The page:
My (un)walkable city | An Article on Walkability by Kavas Kapadia

My (un)walkable city | Notes on Walkability and the Dominance of Vehicular Traffic

Architect Kavas Kapadia discusses his take on how uncontrolled vehicular traffic took over walkability.
My (un)walkable city | An Article on Walkability by Kavas Kapadia

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When did you last take a walk in your city? Either for work or pleasure.

Can’t remember? You are perhaps not alone.

In most Indian cities, pedestrians are losing out street use entirely to motorised traffic cars and two/three wheelers- assisted by unauthorised encroachments on the streets by all and sundry, that is if garbage is not strewn or the street is not dug up for some ongoing work.

This vicious assault of intrusion on a public space is a cumulative result of not only planning failures but also a subtle sense of newfound freedom by its own users, gradually built up over time.

There are multiple reasons for the marginalisation of pedestrians in our cities, but we shall examine only a couple of them. Let me try to explain this as an ordinary road user in nontechnical terms.

Let us begin at the beginning. We shall look at this planning failure from two points of view. First physical and the second socio-economic.

My (un)walkable city | An Article on Walkability by Kavas Kapadia

Almost all Indian cities, towns and metropolia are the grown-up versions of the old Indian core town, which was a compact walkable and efficient entity. The newer growth has fully surrounded this now so-called ‘old town’ in numerous cities. Life was centred around the family and the neighbourhood (NH) was the social network providing the extended family. The NH was small and so was the town. Almost the entire town was walkable or at most cycle able. The longer distance was covered by a cycle rickshaw or horse-drawn ‘tongas’. Streets were necessarily narrow to cater to this limited demand. At a very rough estimate, the roads occupied about 7-10% of the total city area even though the net residential densities were very high, about 700-800 persons per acre (ppa) at some places.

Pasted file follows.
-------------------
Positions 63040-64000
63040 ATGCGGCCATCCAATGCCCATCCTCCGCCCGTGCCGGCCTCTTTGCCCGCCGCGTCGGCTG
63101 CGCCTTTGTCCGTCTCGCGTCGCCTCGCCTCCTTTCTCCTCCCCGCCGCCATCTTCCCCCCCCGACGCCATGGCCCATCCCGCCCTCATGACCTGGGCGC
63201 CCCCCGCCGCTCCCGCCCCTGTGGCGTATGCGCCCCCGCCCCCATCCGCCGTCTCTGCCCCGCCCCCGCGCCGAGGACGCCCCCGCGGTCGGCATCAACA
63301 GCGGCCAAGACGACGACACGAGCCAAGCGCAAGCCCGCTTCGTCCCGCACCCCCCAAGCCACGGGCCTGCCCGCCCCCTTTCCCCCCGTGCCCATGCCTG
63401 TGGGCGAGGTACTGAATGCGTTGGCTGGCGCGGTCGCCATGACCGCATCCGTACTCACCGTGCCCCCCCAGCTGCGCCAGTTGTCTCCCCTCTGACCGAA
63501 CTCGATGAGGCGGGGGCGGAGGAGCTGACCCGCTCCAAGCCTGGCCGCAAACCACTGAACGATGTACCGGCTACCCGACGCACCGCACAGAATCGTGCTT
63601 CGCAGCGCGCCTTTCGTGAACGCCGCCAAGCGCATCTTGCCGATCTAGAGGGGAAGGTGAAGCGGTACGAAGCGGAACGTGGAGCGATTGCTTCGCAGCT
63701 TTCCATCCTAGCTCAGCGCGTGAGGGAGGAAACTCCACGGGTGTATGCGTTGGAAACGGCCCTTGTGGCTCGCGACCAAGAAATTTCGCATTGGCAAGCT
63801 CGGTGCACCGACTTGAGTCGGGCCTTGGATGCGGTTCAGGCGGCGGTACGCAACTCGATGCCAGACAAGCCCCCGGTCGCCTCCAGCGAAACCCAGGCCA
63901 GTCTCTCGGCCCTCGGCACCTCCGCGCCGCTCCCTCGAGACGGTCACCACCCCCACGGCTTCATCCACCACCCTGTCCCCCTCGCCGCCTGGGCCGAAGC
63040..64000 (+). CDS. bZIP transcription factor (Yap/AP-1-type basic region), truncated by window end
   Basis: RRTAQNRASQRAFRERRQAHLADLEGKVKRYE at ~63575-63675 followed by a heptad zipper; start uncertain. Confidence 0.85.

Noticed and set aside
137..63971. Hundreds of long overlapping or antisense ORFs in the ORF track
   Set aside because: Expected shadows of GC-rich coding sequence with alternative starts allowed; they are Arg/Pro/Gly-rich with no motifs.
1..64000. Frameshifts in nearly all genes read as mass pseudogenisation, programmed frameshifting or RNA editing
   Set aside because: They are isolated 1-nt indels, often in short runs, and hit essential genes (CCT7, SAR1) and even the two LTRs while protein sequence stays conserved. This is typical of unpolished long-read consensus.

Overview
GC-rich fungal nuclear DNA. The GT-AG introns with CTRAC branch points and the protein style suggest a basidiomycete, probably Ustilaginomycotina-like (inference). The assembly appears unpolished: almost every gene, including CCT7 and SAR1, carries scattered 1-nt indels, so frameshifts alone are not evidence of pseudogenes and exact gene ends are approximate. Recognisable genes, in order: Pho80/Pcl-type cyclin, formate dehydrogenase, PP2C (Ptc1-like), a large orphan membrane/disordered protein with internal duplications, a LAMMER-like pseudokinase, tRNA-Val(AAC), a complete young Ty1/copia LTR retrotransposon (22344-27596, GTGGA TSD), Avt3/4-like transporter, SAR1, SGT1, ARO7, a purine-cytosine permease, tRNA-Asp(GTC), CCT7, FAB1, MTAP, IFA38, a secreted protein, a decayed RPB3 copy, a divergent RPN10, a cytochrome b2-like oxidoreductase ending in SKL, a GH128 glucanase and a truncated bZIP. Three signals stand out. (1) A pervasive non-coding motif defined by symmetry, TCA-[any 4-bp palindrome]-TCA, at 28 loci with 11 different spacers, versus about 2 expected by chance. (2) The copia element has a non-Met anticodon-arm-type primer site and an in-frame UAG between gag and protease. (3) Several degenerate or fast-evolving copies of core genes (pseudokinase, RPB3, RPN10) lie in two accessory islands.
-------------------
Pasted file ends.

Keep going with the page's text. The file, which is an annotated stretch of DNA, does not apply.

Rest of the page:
So it is safe to assume that it must have taken a lot of courage and ‘vision’ in the first Master Plan of Delhi to deviate to a very futuristic level in terms of delineating some areas with gross residential densities to as high as 150-200 ppa (considered medium to high for a planned area), with the road provision of 15 to 18%. Areas with low-density 50ppa were compensated with a higher proportion (10%) of road space.

In simple terms a fairly lavish standard of road widths was followed. Residential streets were to be 45 feet right of way (ROW), collector streets 60 feet and feeder roads 80 feet. This was in the year 1961.

With this plan, the die was cast.

Several revisions of the Master plan have taken place since. The theme of environment, heritage, re-densification, FAR increase, safe city, green city, smart city, disabled friendly city, the 15-minute city, transit-oriented development (TOD), a network of metro, underground and overhead roads, work from home and many such state of art ideas have been introduced from time to time but most importantly, even in the revised Master plan for 2041, the format of the road hierarchy has basically remained the same.

All this while we watched the world around us change, up till the historic economic landmark developments of the early 90s.

Our past, quite like that of many other countries, has been a long history of deprivation. Well before independence, and during the difficult few decades following the founding of the country, we were accustomed to leading a frugal life. Incomes were low, and money had to be judiciously spent- mainly on the basic essentials. The choice of goods was few but those were built to last. The national economy was Government controlled. This phase lasted till the introduction of economic liberalisation in 1991.